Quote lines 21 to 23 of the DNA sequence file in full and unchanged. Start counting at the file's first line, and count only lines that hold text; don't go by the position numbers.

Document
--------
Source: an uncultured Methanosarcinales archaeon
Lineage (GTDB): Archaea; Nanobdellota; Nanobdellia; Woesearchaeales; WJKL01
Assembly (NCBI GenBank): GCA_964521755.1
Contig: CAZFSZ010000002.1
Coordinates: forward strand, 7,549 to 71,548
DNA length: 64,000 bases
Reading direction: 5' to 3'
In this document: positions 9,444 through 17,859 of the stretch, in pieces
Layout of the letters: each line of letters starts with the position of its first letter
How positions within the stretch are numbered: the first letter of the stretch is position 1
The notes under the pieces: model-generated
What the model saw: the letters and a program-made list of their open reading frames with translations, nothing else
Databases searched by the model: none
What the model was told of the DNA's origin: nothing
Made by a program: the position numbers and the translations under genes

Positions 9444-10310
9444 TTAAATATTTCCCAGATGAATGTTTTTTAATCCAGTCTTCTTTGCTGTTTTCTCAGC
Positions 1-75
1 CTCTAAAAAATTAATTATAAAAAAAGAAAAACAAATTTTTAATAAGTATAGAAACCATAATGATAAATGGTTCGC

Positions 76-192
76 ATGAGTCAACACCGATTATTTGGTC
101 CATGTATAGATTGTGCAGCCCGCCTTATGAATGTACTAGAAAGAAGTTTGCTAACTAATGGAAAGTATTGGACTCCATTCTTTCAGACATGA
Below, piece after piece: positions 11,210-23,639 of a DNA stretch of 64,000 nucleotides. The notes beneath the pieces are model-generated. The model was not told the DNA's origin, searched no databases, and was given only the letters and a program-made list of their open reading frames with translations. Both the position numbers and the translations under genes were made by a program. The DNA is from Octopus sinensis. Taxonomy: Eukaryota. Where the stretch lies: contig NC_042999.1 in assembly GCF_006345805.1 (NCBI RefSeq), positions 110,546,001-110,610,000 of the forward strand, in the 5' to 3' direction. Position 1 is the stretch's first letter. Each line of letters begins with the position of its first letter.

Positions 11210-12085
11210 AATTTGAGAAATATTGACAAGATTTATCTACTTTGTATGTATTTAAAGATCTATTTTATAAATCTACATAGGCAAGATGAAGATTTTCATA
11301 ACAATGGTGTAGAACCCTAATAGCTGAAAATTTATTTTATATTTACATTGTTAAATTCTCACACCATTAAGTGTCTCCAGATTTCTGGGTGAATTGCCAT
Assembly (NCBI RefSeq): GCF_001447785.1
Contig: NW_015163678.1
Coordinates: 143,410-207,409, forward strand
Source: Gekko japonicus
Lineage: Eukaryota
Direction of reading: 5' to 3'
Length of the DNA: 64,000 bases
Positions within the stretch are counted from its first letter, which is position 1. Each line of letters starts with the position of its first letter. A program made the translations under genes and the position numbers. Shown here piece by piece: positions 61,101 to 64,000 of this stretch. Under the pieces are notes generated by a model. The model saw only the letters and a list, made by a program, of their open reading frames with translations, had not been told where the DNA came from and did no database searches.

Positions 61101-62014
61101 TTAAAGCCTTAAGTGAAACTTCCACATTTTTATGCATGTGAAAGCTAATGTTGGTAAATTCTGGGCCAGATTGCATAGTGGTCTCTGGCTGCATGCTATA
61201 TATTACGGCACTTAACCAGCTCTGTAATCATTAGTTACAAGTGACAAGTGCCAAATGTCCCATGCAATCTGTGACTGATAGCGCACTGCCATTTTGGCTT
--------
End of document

76 ATGAGTCAACACCGATTATTTGGTC
101 CATGTATAGATTGTGCAGCCCGCCTTATGAATGTACTAGAAAGAAGTTTGCTAACTAATGGAAAGTATTGGACTCCATTCTTTCAGACATGA
Below, piece after piece: positions 11,210-23,639 of a DNA stretch of 64,000 nucleotides. The notes beneath the pieces are model-generated. The model was not told the DNA's origin, searched no databases, and was given only the letters and a program-made list of their open reading frames with translations. Both the position numbers and the translations under genes were made by a program. The DNA is from Octopus sinensis. Taxonomy: Eukaryota. Where the stretch lies: contig NC_042999.1 in assembly GCF_006345805.1 (NCBI RefSeq), positions 110,546,001-110,610,000 of the forward strand, in the 5' to 3' direction. Position 1 is the stretch's first letter. Each line of letters begins with the position of its first letter.